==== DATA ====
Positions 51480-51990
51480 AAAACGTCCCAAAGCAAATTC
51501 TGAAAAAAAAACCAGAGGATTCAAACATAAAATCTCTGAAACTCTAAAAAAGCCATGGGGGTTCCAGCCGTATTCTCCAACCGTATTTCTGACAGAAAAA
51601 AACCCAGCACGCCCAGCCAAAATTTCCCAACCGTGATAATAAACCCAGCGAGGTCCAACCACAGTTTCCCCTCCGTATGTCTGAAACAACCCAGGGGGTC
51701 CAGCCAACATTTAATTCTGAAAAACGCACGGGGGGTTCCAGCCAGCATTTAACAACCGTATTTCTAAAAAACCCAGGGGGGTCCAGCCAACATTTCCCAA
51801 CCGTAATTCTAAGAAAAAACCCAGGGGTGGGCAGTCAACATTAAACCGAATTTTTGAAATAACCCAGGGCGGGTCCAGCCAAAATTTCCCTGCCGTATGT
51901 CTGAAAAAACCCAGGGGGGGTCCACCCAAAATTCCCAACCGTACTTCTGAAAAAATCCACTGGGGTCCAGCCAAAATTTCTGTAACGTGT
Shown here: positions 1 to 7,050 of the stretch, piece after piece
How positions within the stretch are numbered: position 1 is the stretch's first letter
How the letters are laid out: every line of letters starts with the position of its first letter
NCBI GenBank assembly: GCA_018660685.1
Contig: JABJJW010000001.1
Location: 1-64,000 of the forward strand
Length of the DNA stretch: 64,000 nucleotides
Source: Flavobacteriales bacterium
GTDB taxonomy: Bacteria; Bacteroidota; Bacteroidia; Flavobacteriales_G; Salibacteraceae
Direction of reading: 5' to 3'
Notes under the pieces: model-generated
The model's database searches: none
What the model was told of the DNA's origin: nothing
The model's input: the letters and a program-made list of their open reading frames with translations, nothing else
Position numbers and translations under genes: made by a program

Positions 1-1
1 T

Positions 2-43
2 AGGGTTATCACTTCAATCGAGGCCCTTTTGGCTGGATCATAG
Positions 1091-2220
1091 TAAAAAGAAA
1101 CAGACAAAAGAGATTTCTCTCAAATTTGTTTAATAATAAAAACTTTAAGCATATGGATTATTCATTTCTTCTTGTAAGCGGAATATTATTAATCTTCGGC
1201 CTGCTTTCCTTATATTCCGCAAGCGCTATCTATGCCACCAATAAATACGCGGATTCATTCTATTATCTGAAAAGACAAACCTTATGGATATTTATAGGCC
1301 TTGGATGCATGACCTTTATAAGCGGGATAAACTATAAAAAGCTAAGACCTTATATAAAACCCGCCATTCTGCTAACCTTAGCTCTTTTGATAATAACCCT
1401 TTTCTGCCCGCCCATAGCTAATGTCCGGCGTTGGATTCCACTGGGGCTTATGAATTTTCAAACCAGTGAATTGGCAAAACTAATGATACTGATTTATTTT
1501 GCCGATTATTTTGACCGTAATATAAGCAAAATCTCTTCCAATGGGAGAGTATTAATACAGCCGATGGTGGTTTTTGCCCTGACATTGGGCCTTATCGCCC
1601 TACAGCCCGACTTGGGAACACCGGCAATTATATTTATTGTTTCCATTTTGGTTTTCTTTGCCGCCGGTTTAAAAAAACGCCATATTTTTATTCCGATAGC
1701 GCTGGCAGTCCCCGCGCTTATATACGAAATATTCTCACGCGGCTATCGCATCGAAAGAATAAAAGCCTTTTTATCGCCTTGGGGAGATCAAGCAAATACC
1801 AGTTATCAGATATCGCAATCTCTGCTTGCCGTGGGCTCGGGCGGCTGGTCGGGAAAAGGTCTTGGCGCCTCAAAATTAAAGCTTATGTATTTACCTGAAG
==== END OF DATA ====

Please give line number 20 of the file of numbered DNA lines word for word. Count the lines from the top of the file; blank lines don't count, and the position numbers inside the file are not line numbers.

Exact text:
What the model was told of the DNA's origin: nothing